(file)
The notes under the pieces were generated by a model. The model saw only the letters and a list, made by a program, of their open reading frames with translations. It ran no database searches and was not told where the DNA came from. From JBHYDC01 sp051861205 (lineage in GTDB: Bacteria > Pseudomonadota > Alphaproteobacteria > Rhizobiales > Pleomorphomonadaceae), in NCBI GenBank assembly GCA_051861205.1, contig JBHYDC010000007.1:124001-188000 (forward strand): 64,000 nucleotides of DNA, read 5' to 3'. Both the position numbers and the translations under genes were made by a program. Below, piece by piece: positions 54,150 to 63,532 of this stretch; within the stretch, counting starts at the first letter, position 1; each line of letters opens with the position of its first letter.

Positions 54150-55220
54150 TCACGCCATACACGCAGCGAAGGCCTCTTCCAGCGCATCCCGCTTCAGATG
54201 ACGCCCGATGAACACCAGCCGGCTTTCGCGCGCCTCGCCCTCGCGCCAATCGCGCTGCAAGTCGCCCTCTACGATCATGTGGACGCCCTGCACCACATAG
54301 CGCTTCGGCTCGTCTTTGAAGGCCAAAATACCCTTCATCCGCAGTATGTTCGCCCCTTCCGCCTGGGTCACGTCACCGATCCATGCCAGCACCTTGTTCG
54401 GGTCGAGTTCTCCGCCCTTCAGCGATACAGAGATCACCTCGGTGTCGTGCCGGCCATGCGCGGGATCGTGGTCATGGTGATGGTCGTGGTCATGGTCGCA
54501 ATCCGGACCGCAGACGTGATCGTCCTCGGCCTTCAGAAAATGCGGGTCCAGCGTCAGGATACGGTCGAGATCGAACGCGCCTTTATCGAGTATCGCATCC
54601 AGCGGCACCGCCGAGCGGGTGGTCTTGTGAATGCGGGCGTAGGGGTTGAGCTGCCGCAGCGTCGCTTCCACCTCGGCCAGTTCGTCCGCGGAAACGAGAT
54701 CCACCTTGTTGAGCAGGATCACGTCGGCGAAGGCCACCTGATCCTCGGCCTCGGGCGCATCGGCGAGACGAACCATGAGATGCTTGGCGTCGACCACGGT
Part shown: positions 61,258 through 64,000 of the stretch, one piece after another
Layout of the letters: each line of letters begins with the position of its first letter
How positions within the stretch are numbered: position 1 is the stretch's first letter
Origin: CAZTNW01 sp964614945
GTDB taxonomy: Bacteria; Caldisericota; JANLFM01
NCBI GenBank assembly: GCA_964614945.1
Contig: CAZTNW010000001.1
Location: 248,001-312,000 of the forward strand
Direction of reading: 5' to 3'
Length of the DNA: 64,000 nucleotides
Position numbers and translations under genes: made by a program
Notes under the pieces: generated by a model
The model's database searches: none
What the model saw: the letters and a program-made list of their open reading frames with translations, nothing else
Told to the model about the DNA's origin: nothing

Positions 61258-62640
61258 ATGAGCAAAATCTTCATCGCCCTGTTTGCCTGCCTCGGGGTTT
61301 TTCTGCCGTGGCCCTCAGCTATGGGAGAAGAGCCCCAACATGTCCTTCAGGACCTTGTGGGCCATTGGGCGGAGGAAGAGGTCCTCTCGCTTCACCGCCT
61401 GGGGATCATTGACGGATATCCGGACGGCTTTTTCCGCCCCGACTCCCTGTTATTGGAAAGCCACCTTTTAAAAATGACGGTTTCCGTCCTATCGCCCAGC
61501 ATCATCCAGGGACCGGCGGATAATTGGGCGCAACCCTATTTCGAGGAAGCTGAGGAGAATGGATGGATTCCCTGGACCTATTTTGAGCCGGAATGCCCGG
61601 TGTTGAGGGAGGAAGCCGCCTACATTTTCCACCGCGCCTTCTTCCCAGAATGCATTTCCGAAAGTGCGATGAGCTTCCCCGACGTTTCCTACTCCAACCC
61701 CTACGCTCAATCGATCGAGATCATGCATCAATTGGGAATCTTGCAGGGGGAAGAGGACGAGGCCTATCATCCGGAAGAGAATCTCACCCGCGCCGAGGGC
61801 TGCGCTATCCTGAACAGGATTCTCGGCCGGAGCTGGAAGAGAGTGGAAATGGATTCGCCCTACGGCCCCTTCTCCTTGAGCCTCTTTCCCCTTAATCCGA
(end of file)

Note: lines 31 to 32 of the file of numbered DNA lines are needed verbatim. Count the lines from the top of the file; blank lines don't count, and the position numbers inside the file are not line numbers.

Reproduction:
61701 CTACGCTCAATCGATCGAGATCATGCATCAATTGGGAATCTTGCAGGGGGAAGAGGACGAGGCCTATCATCCGGAAGAGAATCTCACCCGCGCCGAGGGC
61801 TGCGCTATCCTGAACAGGATTCTCGGCCGGAGCTGGAAGAGAGTGGAAATGGATTCGCCCTACGGCCCCTTCTCCTTGAGCCTCTTTCCCCTTAATCCGA